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Ah, winter… the prime time of year for cold-weather chub and grayling fishing, for restocking fly boxes before April, or just for leafing through photos and notebooks to relive last season’s highlights…

For this Piscator, September 2010 finally provided the opportunity to get back to the Austrian Alps via a night at Innsbruck’s Weisses Rossl hotel… 

… before driving south-east into the high valleys above Mayrhofen. 

In these landlocked alpine regions, fly-fishing is just one of many well-promoted summer sports – but who needs high-altitude endurance running and mountain-biking when the rivers alone are enough to take your breath away…

… and that’s before you see the trout that live in them?

 

 

This late in the season, I’d learned in previous years, the fish would be locked onto tiny dark needle flies, and whenever the close-copy Elk Hair Caddis got tired, the Bibio proved the perfect change pattern (an obscure point I proved to myself by catching with this fly on every Austrian water I fished this year).

On faster water like the straight-from-the-Hintertux-glacier Tuxbach, dancing huge Chernobyl Ants over the standing waves on a long ultralight rig drew savage strikes from the strongest rainbows in the river…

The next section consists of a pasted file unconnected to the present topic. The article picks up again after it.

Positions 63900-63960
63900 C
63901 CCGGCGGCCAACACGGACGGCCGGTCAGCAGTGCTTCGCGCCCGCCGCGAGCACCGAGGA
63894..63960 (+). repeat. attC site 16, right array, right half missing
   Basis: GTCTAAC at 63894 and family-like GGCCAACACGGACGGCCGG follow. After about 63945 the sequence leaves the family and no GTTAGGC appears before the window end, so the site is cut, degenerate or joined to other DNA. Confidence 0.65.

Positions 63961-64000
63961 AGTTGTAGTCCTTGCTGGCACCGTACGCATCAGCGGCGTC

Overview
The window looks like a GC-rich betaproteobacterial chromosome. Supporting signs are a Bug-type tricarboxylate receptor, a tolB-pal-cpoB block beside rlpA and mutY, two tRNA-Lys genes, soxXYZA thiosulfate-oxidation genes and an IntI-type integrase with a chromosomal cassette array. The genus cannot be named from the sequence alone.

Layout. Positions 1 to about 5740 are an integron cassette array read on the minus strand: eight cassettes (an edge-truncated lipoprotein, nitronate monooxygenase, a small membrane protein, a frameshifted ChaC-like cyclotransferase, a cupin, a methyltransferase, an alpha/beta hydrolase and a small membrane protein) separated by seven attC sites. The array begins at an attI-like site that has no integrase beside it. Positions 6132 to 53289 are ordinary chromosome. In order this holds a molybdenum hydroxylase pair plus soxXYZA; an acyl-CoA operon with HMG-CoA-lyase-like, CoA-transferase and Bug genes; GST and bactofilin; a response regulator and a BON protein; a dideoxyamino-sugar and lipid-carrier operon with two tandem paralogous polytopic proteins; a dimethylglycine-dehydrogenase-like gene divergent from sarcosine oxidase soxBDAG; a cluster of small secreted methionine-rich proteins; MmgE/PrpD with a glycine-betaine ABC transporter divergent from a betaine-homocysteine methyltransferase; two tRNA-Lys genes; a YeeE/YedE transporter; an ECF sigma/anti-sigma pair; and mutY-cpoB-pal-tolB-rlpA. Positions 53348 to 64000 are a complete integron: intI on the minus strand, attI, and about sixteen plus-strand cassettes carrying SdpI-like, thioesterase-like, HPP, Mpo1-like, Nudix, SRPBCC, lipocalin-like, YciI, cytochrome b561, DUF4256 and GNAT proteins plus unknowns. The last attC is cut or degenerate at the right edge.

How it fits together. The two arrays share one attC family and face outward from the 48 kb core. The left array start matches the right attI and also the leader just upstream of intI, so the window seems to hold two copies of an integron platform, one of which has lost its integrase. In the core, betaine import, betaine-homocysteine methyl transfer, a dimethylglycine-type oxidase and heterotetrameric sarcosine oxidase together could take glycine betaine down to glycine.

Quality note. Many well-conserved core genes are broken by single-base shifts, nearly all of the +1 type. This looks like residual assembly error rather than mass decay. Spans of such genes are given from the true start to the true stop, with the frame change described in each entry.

… but one of my favourite memories came from sight-fishing for a beautiful little brook trout that inspected the Ant, turned aristocratically away, and only rose again for the truly imitative #16 Elk Hair Caddis:

 

Like many other Wandle Piscators, I love these alpine torrents because they contrast so completely with our own lowland, urban streams.

So (let’s be brutal here for a moment) I found it all the more shocking to come back to them with a few years’ extra river-mending wisdom and recognise that yes, we humans have done a pretty impressive number on many mountain rivers too.
From longstanding hydropower schemes that sieve whole rivers away to drop through turbines…

… to non-native invasive species like Himalayan balsam and Japanese knotweed escaping from gardens to rampage along mountain streams in a high-altitude environment that’s thoroughly to their liking…

 

… and even the boulder riprap reinforcing canalised banks when the spring run-off pours down from the peaks: all these are damaging the natural health and hydromorphology of these stunning rivers in ways that make me grit my teeth and not want to imagine when I’m supposed to be on holiday.

(Nor is it encouraging to recall that I emailed the Zillertal Tourist Office in pretty good German about the Himalayan balsam threat as soon as I got home – and still haven’t had a reply).

Still, the Austrian Alps are a fly-fishers’ paradise, and I could happily have lingered in the hanging valleys of Mayrhofen for the rest of the week.  But there was much more water to explore, so we packed up the hire car again and headed further east for the Gerlos Pass and the rivers and high lakes beyond…

 

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